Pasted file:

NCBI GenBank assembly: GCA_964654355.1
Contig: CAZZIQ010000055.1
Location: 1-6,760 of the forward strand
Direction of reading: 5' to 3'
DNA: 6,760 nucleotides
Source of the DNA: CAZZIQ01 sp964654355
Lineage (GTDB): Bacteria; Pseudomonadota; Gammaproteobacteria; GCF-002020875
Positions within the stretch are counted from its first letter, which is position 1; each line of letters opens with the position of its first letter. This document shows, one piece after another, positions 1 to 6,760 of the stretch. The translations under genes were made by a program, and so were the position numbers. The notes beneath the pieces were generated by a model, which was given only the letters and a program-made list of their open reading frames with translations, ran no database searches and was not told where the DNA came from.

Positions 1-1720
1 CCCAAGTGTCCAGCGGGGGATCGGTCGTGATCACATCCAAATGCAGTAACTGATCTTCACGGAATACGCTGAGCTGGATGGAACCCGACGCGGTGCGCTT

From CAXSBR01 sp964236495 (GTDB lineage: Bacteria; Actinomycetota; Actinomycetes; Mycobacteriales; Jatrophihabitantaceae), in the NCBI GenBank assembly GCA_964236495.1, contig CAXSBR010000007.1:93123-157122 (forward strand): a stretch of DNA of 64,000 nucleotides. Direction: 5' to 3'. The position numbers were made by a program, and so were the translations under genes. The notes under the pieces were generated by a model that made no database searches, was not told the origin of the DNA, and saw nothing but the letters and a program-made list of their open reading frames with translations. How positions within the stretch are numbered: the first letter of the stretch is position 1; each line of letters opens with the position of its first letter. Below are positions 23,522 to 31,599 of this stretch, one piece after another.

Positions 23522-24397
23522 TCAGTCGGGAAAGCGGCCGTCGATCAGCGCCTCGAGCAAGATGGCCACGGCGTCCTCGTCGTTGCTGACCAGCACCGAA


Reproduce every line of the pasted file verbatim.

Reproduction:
NCBI GenBank assembly: GCA_964654355.1
Contig: CAZZIQ010000055.1
Location: 1-6,760 of the forward strand
Direction of reading: 5' to 3'
DNA: 6,760 nucleotides
Source of the DNA: CAZZIQ01 sp964654355
Lineage (GTDB): Bacteria; Pseudomonadota; Gammaproteobacteria; GCF-002020875
Positions within the stretch are counted from its first letter, which is position 1; each line of letters opens with the position of its first letter. This document shows, one piece after another, positions 1 to 6,760 of the stretch. The translations under genes were made by a program, and so were the position numbers. The notes beneath the pieces were generated by a model, which was given only the letters and a program-made list of their open reading frames with translations, ran no database searches and was not told where the DNA came from.

Positions 1-1720
1 CCCAAGTGTCCAGCGGGGGATCGGTCGTGATCACATCCAAATGCAGTAACTGATCTTCACGGAATACGCTGAGCTGGATGGAACCCGACGCGGTGCGCTT

From CAXSBR01 sp964236495 (GTDB lineage: Bacteria; Actinomycetota; Actinomycetes; Mycobacteriales; Jatrophihabitantaceae), in the NCBI GenBank assembly GCA_964236495.1, contig CAXSBR010000007.1:93123-157122 (forward strand): a stretch of DNA of 64,000 nucleotides. Direction: 5' to 3'. The position numbers were made by a program, and so were the translations under genes. The notes under the pieces were generated by a model that made no database searches, was not told the origin of the DNA, and saw nothing but the letters and a program-made list of their open reading frames with translations. How positions within the stretch are numbered: the first letter of the stretch is position 1; each line of letters opens with the position of its first letter. Below are positions 23,522 to 31,599 of this stretch, one piece after another.

Positions 23522-24397
23522 TCAGTCGGGAAAGCGGCCGTCGATCAGCGCCTCGAGCAAGATGGCCACGGCGTCCTCGTCGTTGCTGACCAGCACCGAA